Strategic Responses To Neo-Populism


BDan Prud’homme, Max von Zedtwitz, and Fernanda Arreola

The rise of Neo-populism presents risks to multi-national corporations in  Western markets. The authors outline practical strategies corporations can take to combat such risks.


Populism is no longer a business risk confined to emerging markets. In fact, measured by the share of votes for anti-establishment parties, populism in developed economies is at its highest levels since the 1930s.1 Given the multiplicity of factors driving this “neo-populism” and the type of institutions shaping its evolution, multinational corporations (MNCs) need to respond to it differently than they have to classical populism. Neo-populism is directly or indirectly costing MNCs profit margins, customer loyalty, strategic footholds, and talented employees. It is manifested in Brexit, Italy’s recent elections, the Trump administration’s trade war, and populist party control of parliamentary seats in many European countries.2  It is leading to stringent security reviews of foreign acquisitions in the US and Europe and to fears of tightening immigrant policies. However, little practical advice is available regarding how to navigate these hazards.3 In this article, we discuss several ways that MNCs can weather neo-populism: (1) resetting risk scenario-planning differently than in classic populist regimes, (2) ramping-up creative stakeholder-engagement, (3) timing high-profile M&A better, and (4) localising smarter.

Populism, in the broadest sense, is a movement supporting ordinary people rather than those perceived as “elites” to hold powerful positions within governments.4 There are variants of how populism is more specifically conceptualised in some countries, for example France, compared to others.5 However, for our purposes, we define “neo-populism” as a set anti-establishment, authoritarianism, nativism, and anti-cosmopolitan values that underpin the political views of a growing number of people in the West today.6 Neo-populist sentiment takes the form of public opposition to liberal international trade and investment regimes,7 resistance to mass immigration and cultural liberalisation, and continuous protest against actions that are perceived as a surrender of national sovereignty to international bodies.8 These risks are cited among the top ten faced by MNCs operating in the US and Europe today.9 

Neo-populism can also be seen as a consequence of the significant economic changes driven by businesses over the past few decades. The globalisation of value chains and rise in automation10 – while generally good for firms’ efficiency and productivity – have contributed to increasingly stark income inequality in favor of the higher classes of society.11  It has also resulted in unemployment in industries characterised by repetitive tasks and/or low-skilled labour.12 In the US, for example, the share of national income of the bottom 90% of the population held steady at around 66% from 1950 to 1980 but fell to just over 50% at the start of the financial crisis in 2007.13 This situation has created an identity crisis among many citizens.14 Further, information silos enabled by social media have catalysed and reinforced this upheaval.15 The multiplicity of these factors driving neo-populism in the West today distinguish it from classic populist movements. Trade, foreign investment, and immigration are most often blamed for these woes as they are perceived to create unfairness and because foreigners are attractive scapegoats.16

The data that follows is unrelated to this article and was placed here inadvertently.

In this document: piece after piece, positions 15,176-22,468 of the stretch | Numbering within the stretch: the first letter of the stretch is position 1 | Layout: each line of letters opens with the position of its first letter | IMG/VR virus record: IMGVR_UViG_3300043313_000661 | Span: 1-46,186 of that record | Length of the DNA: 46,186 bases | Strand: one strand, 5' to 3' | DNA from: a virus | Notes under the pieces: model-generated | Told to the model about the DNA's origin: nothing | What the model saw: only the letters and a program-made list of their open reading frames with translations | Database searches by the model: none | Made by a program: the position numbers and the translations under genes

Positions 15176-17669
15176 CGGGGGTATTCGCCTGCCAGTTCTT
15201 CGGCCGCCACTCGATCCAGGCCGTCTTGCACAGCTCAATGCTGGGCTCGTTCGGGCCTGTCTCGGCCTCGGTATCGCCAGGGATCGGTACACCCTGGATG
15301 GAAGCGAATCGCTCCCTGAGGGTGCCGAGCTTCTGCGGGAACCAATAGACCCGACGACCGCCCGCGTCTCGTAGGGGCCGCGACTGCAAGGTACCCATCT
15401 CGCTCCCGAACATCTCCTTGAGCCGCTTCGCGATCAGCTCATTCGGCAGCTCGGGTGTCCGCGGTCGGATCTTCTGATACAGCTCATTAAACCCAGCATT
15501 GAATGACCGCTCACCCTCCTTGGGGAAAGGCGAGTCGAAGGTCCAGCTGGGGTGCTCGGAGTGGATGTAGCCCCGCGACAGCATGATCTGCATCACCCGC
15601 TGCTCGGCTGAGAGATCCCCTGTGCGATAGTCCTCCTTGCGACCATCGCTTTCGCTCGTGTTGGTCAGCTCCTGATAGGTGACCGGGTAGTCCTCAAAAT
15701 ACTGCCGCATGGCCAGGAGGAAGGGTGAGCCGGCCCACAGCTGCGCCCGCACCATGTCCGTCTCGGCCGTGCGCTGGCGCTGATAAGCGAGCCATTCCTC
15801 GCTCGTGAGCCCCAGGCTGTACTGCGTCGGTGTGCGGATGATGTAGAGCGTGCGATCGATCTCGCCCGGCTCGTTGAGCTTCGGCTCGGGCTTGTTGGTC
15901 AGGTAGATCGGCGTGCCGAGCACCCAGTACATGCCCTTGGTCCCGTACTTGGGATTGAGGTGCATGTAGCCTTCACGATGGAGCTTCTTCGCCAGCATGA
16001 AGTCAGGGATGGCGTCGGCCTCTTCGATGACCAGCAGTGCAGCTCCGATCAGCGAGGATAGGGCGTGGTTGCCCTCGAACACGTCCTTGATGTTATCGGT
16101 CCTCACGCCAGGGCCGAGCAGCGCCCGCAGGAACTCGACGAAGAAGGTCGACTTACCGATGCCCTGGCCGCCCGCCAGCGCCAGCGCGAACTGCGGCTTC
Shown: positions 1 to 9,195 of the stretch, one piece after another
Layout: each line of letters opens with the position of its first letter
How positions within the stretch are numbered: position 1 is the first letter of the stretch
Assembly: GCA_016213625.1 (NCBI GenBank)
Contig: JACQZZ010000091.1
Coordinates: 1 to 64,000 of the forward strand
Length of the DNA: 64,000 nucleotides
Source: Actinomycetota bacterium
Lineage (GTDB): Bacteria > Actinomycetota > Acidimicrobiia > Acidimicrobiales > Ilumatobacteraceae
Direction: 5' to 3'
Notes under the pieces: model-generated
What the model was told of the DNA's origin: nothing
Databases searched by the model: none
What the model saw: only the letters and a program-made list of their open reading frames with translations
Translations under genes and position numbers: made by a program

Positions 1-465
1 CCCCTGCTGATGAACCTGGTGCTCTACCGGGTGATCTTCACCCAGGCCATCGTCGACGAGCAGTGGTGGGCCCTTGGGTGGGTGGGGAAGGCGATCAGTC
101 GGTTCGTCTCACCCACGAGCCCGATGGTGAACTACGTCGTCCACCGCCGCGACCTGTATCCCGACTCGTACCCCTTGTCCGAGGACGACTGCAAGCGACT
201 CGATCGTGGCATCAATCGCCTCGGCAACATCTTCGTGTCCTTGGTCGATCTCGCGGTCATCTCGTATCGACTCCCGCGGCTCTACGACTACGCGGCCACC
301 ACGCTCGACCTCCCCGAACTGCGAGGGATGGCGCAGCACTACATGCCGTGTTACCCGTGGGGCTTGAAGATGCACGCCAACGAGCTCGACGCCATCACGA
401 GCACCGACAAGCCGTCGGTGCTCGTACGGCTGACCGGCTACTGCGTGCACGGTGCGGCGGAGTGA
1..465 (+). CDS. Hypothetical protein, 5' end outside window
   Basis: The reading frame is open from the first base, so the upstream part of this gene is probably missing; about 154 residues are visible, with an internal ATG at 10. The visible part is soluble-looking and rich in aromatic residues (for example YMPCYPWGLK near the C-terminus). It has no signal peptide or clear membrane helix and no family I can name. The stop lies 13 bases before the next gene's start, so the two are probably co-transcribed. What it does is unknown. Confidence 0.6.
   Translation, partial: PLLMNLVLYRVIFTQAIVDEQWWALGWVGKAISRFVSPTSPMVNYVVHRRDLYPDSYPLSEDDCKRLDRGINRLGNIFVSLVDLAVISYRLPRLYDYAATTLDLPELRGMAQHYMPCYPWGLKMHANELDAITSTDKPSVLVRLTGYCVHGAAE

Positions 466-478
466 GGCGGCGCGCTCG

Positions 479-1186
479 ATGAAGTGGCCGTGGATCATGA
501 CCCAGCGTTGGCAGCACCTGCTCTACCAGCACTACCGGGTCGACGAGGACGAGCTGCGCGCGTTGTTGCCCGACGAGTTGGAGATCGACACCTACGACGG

Neo-populism can also be seen as a consequence of the significant economic changes driven by businesses over the past few decades.

Another notable difference in neo-populism in developed countries today compared to traditional populism in developing countries is the way in which the ideology is to some extent restrained by relatively robust institutions (e.g., the rule of law, the formal free press, the chance to elect new leaders, and the independence of the academic community). These institutions are not always present in developing countries. At the same time, the grounding-effects that such institutions may have are somewhat offset by the aforementioned effects of information silos and social media, and, in some places, a rising polarisation in the formal free press. This new economic and political environment requires different responses from incumbent MNCs (IMNCs) and MNCs from emerging markets (EMNCs) relative to the strategies they have employed in classical neo-populist regimes. 

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Dan Prud’homme is an associate professor at EMLV Business School (École de Management Léonard de Vinci) (Paris, France). He is also a non-resident senior researcher at the GLORAD Center for Global R&D and Innovation at Tongji University (Shanghai, China).

Max von Zedtwitz is Professor at Kaunas University of Technology and Southern Denmark University, and Director of the GLORAD Center for Global R&D and Innovation. Previously, he was Professor at Tsinghua, Tongji, and Peking Universities in China, as well as Vice President Global Innovation for PRTM Management Consultants based in Shanghai.

Fernanda Arreola is a Professor of Strategy & Entrepreneurship at École de Management Léonard de Vinci where she is chair-holder of Service Innovation Chair as well as head of the Business Research Group. Fernanda has held numerous managerial and possesses a range of international academic and professional experiences that lead many of her research and teaching interests.

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